In the newly configured Eagles locker room, which is really a visit to the way it used to be, the players are lined up by position. So in the case of the quarterbacks, Sam Bradford has the "A" slot – first locker, left side – and Chase Daniel is immediately next to him. McLeod Bethel-Thompson is currently situated in a temporary locker in the middle of the room, sort of a statement for what is the state of the team's quarterback picture right now.
With the draft approaching and the buzz building to a roar, the quarterback position is the focus for so many out there. What will the Eagles do in the draft's first round? A move up? A move back? Stay at No. 8 in the first round? Just how do the Eagles see the quarterback group, not just for this year, but for the long term?
So when Bradford walked into the locker room at the NovaCare Complex on Tuesday as the team's voluntary minicamp opened, he was greeted by a throng of reporters and cameras and spent 15 minutes talking about, well, if the Eagles draft a quarterback, Sam, what happens to you …?
"I've learned to not worry about things I can't control," Bradford said, in various ways, over and over again.
What's important to the quarterbacks, all three of them on this roster, is learning the offense that head coach Doug Pederson and offensive coordinator Frank Reich are installing. It's what Pederson has termed a "hybrid" of the West Coast offense that the Eagles and then Kansas City have run with Andy Reid as the head coach. Daniel knows it well, having played in Kansas City for three seasons before signing with the Eagles as an unrestricted free agent in March.
"There are some tweaks here and there," Daniel said. "A lot of what we're going to be doing is based on what we brought from Kansas City and even in Kansas City, from the time we got there three years ago to when we left, it really took form and became a whole new identity.
"The No. 1 thing in this offense is getting lined up correctly and once you do that, then you're going to be fine. The transition for me is a lot easier because I really don't have to learn the offense. I can just go out there and play and play at a high level. I'm helping the guys around me as much as I can and that's something Doug told me that he wants me to be. A lot of guys are coming to me with questions and I'm here to help. I love that role. You have to be in that role as a quarterback."
For Bradford, this offseason is unlike the ones he has had in recent years. He emerged from the 2015 season healthy and has been able to train in the months since, rather than rehab from an injury. Bradford is stronger than he's ever been and he's confident with his place in the locker room and in the offense.
If there is any such thing as starting over, even with the draft-trade talk endless, Bradford is enjoying it with a new contract, a new coaching staff and an offense that takes a different direction from the one last season.
"Most offenses, there's always some sort of carryover. Obviously, the language is different. The way we call plays is different. The way we communicate is a little bit different, but schematically I think there are some things that are pretty similar to some of the things I've done in the past and things we did here last year," Bradford said. "Then, there are some things that aren't similar, that I haven't done before. I think there's a little bit of both."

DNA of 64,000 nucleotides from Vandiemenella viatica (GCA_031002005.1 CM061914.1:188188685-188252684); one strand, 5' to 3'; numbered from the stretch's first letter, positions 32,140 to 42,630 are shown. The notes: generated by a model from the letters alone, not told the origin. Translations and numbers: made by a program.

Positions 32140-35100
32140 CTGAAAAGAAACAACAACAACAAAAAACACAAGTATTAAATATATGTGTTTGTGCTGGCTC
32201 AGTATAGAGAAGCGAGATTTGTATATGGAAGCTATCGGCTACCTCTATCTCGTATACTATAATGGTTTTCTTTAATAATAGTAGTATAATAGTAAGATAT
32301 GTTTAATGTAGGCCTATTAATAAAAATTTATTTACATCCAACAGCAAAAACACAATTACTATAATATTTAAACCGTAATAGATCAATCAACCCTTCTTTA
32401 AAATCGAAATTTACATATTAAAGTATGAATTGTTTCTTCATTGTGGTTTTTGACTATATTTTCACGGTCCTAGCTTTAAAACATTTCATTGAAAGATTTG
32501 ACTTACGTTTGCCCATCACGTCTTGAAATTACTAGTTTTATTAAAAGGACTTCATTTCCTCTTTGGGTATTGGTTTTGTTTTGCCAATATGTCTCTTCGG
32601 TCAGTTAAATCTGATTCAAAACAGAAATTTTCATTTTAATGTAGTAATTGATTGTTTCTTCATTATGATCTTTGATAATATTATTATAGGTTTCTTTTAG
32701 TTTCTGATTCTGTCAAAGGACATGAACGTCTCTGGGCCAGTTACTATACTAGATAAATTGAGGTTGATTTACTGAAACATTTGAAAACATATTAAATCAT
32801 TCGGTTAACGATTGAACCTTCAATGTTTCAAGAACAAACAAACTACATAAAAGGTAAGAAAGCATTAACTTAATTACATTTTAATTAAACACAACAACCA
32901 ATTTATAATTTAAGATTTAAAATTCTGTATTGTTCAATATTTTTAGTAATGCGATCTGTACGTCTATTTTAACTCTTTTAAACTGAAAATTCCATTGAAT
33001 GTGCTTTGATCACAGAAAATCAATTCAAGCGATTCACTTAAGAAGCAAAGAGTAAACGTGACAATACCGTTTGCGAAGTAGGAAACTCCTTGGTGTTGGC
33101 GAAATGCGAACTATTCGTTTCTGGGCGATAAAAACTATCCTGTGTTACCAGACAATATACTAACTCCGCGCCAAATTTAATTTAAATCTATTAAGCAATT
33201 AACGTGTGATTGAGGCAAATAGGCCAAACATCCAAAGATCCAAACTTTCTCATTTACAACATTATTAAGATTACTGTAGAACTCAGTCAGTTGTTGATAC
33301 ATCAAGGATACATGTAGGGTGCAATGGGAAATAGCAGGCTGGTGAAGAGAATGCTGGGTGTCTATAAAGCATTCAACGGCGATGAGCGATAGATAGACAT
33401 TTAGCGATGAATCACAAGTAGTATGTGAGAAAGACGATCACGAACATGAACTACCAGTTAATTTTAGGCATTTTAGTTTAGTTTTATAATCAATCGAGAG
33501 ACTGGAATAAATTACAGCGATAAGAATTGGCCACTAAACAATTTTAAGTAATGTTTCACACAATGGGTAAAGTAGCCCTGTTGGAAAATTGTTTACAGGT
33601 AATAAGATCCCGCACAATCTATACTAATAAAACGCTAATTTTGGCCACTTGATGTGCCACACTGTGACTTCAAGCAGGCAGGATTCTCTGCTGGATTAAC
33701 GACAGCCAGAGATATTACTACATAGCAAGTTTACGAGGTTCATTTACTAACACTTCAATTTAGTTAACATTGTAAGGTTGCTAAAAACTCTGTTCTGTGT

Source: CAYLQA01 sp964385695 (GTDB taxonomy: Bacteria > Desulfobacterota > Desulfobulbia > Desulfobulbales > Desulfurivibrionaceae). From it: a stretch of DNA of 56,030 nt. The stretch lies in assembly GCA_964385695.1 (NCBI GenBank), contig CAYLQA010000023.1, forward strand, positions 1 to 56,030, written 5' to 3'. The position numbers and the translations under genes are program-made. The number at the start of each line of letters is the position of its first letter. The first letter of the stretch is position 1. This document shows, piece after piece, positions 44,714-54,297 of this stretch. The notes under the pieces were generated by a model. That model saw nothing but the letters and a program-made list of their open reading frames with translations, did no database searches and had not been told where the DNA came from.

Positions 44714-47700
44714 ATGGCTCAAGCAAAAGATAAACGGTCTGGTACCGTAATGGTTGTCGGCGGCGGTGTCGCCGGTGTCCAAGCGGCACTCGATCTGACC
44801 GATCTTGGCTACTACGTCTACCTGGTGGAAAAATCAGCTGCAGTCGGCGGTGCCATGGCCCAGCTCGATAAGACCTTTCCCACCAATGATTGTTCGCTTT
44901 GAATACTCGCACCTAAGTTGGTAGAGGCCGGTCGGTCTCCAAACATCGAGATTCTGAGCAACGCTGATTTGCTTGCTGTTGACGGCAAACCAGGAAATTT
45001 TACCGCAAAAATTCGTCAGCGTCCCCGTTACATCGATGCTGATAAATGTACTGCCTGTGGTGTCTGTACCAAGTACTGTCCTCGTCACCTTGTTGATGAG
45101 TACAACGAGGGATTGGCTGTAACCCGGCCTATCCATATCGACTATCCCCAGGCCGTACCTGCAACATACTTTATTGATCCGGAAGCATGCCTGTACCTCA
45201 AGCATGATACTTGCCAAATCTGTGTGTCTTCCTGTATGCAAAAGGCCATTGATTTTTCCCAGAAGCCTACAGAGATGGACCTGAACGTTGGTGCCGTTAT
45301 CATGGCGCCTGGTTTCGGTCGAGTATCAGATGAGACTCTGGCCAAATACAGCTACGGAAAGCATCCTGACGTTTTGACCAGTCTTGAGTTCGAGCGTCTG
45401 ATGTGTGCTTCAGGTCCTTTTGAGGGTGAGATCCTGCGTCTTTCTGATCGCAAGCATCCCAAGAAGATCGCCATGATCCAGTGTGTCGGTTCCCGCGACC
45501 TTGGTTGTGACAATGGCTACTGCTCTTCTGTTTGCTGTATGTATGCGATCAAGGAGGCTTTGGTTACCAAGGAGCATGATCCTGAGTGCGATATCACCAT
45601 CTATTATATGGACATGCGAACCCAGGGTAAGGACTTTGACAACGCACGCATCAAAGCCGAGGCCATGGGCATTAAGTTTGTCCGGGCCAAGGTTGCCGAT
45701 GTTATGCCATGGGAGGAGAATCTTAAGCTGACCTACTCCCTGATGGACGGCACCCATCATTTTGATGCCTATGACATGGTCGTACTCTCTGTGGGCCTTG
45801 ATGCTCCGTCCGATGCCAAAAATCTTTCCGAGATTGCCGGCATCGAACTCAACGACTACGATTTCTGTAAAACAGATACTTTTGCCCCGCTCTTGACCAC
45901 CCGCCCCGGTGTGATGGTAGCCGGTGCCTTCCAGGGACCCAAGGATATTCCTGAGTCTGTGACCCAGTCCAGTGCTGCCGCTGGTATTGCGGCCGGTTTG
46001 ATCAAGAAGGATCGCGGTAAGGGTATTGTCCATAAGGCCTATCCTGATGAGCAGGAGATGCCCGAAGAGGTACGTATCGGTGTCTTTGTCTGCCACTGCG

The truth is that it comes down to semantics. Bethel-Thompson has played with San Francisco (two different offenses, so two different coaches), Miami, New England, Minnesota and now the Eagles. He knows how offenses are taught. The NFL is a copycat league, so the X's and O's are not particularly different, but the terminology can be radically different. Bethel-Thompson has been in a "digit" system, where the numbers are the plays. New England "had its own breed of language. It's its own animal in terms of verbiage," Bethel-Thompson said. San Francisco had its versions of the West Coast as did Minnesota, although Minnesota also had some elements, said Bethel-Thompson, of the run and shoot, and the Air Coryell system.
"Here, it's quarterback paradise," Bethel-Thompson said. "It's all quarterbacks, all the way through. They make it easier for us and it's so quarterback friendly. I love having the opportunity to show them what I can do."
Of course, most of the attention is on Bradford in his second year in Philadelphia. He came on strong in the second half of 2015, is healthy now – "Physically, my knee feels great," Bradford said – and is looking forward to playing in a more traditional scheme than what he played in last season. There will be some tempo in the offense, but it's not going to be 100 percent of the time. Bradford will have the option to audible, something that Chip Kelly's offense did not often employ.
There's a bit of comfort for Bradford returning to a version of the offense he learned in his early years in St. Louis.
Now he just has to ignore the outside noise and do his job and win games for the Eagles, who plan to challenge for the title in the NFC East.
"I just feel like compared to last year I'm much further along than where I was," Bradford said. "Physically, my knee feels great. I've been able to do everything. To have an offseason to actually train, it's a nice change for once."
The Eagles are looking for stability at a position that has been topsy-turvy since Donovan McNabb played through his prime seasons. The most important position gets the most attention, a fact that was hammered home once again on the first day of the voluntary minicamp at the NovaCare Complex.
Get a behind-the-scenes look at the Eagles' voluntary minicamp as the team takes the field for the first time in preparation for the 2016 season ...